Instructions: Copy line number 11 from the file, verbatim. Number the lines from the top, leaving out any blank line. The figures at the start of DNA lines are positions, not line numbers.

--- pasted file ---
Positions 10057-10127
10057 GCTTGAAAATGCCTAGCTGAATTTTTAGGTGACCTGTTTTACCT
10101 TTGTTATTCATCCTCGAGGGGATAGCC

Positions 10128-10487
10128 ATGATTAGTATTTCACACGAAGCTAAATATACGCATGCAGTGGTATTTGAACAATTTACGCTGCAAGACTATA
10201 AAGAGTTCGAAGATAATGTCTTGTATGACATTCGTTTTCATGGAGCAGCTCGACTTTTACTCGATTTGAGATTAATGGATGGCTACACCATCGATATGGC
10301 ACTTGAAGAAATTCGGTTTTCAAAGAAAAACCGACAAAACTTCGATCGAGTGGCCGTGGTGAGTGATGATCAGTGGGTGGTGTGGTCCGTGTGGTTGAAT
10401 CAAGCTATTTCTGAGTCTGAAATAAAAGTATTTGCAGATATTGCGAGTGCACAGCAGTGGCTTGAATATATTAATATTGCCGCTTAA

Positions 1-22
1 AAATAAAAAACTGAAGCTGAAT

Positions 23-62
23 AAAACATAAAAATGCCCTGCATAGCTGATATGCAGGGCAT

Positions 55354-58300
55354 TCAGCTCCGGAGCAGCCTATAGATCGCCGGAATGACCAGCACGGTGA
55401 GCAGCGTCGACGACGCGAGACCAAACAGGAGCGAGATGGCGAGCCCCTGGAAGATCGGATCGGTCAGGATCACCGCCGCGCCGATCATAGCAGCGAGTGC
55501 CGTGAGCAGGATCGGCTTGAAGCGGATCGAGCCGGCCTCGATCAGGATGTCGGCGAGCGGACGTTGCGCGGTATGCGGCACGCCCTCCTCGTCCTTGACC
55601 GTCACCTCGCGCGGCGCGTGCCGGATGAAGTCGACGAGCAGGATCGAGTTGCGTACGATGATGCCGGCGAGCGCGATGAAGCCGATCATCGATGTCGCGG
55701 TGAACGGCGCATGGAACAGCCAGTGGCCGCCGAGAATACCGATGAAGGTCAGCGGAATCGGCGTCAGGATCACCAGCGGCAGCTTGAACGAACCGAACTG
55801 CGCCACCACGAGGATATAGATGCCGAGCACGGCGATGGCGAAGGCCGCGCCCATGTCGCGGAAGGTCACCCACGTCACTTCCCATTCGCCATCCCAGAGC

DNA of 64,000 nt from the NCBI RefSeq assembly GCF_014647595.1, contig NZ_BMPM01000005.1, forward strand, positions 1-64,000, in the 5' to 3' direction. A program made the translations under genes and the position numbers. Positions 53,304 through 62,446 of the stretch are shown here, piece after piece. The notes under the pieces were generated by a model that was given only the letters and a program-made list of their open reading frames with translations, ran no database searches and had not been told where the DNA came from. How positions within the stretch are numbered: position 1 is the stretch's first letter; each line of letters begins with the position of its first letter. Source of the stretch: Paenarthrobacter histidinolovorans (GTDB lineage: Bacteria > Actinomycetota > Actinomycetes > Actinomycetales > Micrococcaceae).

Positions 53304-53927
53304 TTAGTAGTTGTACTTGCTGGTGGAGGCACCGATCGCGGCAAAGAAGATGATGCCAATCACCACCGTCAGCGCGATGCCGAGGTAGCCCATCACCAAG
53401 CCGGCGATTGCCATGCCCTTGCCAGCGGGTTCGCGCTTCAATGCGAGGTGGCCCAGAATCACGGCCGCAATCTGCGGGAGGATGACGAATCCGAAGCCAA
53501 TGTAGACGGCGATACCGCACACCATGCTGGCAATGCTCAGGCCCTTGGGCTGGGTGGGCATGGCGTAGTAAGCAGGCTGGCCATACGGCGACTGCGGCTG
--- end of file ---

Positions 23-62